Bahrain in Focus

Student journalist and activist Faten Bushehri is putting a spotlight on media censorship in Bahrain

2014.09.22 | Hannah Spyksma

The very first module that students on the Mundus Journalism programme take in Aarhus is called Reporting Global Change. Based at the Danish School of Media and Journalism, the module is an incubator of sorts.

Tucked away inside a classroom nicknamed “the bunker”, each class introduces students to some of the key academic thinking underpinning journalism scholarship. For the duration of September it intertwines these learnings with analysis of the complexities of contemporary journalism practice around the world, asking students to critically examine how and why and what makes global news.

It’s also one of the first opportunities for students to really get to know each other better. Tutorials are sandwiched between lectures and plenaries, requiring students to work together and most of all, to think reflexively about the journalism cultures they come from and how people understand the changing world through the media. As such, learning extends beyond the teachers and is peer to peer.

 “I really wanted to raise awareness and knowledge about my country and put it on the map for everyone.”

So it is hardly surprising that this module is not only an incubator for learning and fostering friendships - it is also creating a unique platform for an international group of student journalists to share their experiences from the field. This year’s Mundus Journalism students are - in the best of student fashion - turning this opportunity for discussion into a social occasion.

Organised by Faten Bushehri, students are running a bimonthly film club to showcase documentaries from their home countries. First up was Al Jazeera documentary Shouting in the Dark from Bahrain. “I really wanted to raise awareness and knowledge about my country and put it on the map for everyone,” says Faten. "As a journalist I witnessed the international media blackout and silence on Bahrain. Not many people have heard about my country let alone what has gone on there, and if they have, the information they have is very shallow and limited. I wanted this documentary club to change that, especially so we have 74 journalism students in the house who will one day return to their countries, knowing about Bahrain.”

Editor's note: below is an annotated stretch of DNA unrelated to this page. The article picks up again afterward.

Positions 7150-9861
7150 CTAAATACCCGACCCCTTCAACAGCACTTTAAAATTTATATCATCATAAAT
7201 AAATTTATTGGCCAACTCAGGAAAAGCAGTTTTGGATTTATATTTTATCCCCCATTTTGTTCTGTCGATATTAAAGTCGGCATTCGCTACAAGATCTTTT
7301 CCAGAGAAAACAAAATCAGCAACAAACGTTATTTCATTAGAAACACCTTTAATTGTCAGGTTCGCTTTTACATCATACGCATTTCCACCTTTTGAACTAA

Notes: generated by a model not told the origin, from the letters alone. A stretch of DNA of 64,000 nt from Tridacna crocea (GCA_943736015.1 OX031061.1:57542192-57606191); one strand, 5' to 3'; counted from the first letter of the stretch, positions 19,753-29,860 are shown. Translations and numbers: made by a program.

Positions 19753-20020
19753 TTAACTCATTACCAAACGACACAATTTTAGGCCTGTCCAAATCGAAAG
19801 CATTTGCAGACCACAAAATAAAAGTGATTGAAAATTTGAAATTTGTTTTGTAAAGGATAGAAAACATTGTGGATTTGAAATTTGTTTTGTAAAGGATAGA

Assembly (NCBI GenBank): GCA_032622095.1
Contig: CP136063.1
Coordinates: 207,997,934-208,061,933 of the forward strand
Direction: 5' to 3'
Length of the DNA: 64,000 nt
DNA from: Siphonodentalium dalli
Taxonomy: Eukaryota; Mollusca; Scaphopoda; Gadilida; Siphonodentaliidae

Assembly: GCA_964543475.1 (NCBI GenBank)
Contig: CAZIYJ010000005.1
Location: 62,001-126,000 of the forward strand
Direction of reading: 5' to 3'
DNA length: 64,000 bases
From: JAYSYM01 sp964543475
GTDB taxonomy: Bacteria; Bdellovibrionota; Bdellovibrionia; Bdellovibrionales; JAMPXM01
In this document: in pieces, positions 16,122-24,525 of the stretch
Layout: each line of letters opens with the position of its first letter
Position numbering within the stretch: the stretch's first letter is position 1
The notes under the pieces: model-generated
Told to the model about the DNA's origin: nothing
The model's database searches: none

Faten is the first student on the programme not just from Bahrain, but from The Gulf Region. She says the importance of starting the documentary club is to "empower our global conscious as rising journalists. It’s pretty hard to care about issues in every country when there is no direct tie that connects us with these countries. This programme has brought us together, friendships have started to develop, emotions have got involved. All of this makes it harder for people to ignore what happens in their friends’ home countries."

“This was very obvious to me right after the screening of the documentary, I got many personal texts about how this was very informative and they were impressed, and grateful to learn and most of them offered to help spread awareness. This is the goal.” 

The next documentary club event will be in early October. 

To read more about Faten's experience of putting together the documentary event and her perspectives on being a young Bahraini journalist, visit her blog or follow her on twitter: @fatenhbu

Photo: Faten speaks at the documentary viewing about the media blackout in Bahrain. Credit: Jason A. Baguia

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